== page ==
In a whirlwind of recent events David Cameron resigned after losing the EU referendum in June and after a very quick turnaround, Theresa May now steps in as the country’s second female prime minister. Mrs May has already started announcing the appointments to her new cabinet. We all know they have many challenges ahead of them.
Picking up the reins in a new job always takes time. What do you need to include in the handover process to ensure that things run smoothly when you have a change in job holders? You can speed up the process by ensuring that there is a well-structured and comprehensive handover process.
It is it important that the outgoing employee understands his role in the process and deals with any immediate outstanding matters fully. Putting the handover together should start as soon as the outgoing employee hands in his or her resignation. It should be a methodical process to ensure nothing is left out – not written at 4.30pm on the day of departure. This is blindingly obvious but it’s surprising how often that it happens, with the consequence that the new employee struggles with basic information for a few days at best and a few weeks or months in other cases.
Allow as much time as possible for the outgoing jobholder to create the content of the handover and to communicate it to the new job holder. The more time that the new job holder has to be briefed and find out about the current workload the better, though this isn’t always possible.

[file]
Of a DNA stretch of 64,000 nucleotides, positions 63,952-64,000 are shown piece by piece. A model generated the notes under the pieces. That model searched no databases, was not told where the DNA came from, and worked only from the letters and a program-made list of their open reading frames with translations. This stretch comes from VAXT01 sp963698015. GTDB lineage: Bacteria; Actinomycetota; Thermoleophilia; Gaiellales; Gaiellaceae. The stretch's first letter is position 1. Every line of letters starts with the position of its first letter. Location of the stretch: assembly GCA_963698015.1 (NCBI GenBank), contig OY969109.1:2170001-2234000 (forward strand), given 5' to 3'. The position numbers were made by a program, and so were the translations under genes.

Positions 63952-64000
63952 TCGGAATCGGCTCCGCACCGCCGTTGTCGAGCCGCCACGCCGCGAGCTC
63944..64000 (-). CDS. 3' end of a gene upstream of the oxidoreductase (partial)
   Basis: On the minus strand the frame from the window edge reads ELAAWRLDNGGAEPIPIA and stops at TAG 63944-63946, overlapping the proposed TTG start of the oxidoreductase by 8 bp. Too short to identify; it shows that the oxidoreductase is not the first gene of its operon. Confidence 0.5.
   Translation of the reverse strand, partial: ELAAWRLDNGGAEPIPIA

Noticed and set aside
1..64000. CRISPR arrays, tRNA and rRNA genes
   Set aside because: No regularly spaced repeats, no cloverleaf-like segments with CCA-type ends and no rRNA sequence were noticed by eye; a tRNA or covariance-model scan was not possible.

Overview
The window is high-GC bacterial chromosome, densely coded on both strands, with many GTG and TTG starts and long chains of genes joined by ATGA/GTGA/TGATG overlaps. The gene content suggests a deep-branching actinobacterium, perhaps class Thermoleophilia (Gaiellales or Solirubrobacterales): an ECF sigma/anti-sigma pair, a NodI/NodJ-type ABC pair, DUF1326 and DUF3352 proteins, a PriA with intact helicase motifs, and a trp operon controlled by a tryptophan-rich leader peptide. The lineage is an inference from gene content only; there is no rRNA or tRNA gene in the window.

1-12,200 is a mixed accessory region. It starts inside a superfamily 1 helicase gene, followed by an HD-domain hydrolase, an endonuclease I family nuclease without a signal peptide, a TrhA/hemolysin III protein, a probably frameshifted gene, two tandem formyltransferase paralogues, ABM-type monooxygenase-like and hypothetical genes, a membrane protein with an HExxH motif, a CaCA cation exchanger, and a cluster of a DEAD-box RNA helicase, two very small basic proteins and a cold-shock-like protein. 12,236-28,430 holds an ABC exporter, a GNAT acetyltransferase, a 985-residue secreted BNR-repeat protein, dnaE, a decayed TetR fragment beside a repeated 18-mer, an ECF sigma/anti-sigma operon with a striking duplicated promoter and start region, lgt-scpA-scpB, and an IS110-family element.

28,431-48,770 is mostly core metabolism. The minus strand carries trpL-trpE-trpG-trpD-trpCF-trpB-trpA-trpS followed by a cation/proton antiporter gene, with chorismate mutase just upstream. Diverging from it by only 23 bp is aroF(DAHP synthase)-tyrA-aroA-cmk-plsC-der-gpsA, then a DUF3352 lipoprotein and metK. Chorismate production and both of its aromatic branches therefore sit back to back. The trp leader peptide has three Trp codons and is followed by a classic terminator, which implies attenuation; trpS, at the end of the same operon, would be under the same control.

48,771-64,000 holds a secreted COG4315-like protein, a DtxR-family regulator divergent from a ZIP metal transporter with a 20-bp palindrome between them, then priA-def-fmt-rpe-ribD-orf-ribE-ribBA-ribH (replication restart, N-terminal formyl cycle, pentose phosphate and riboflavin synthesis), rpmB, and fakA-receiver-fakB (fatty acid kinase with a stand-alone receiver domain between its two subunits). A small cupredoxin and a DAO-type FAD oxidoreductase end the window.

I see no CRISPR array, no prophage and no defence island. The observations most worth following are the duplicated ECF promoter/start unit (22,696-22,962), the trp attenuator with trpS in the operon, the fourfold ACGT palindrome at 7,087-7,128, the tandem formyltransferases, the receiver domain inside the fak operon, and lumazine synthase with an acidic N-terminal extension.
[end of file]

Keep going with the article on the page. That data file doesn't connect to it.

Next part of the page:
The handover should be in written form with notes setting out key day to day activities and particular current issues (short term, medium term and long term). It should include an outline of the key points of the role and make clear what is expected of the new jobholder. By clearly defining the tasks the person who takes over the role should be able to absorb the details of the role quickly and correctly. It can be helpful to include other colleagues in the process as they may be able to contribute ideas on what should be communicated. The information should be revised to ensure it’s streamlined and complete. Handing over information in a partial and disjointed way may hinder more than help.
If possible the outgoing jobholder should share the relevant documentation and files with the new jobholder at least a week before the outgoing employee leaves. This allows the person taking over the role (if already employed) to read and digest the files and follow up with any questions he may have.
The handover information should contain any unique knowledge or best practice information, deadlines, important contacts and any ongoing issues. Operational particulars such a log in details, passwords or where keys are kept should also be covered. Don’t get into a situation where the only person who knows the password for one of your systems is an ex-employee. Other things to include might be:
- a list and timetable of actions.;
- a briefing of ongoing issues;
- a calendar of forthcoming events and deadlines;
- a list of useful contacts;
- a guide to navigating files and folders on the computer systemr
Arranging a handover meeting allows the new job holder to raise a list of questions and queries. The meeting of this type will allow him to be fully clear of the demands of the role and allows anything unclear to be answered before the outgoing jobholder moves on.
If the new job holder can spend time work shadowing and working under the aegis of the outgoing job holder he is very likely to benefit from some nuts and bolts experience and ask questions about issues as they arise.
If it’s appropriate to do so the outgoing jobholder may be willing to stay in contact for a period of time after he’s left the role to provide information.
The new Cabinet have a tough job ahead of them. Mrs May has the advantage that she has already spend years in the Cabinet of a serving government. Let’s hope she can hit the ground running in these difficult times.
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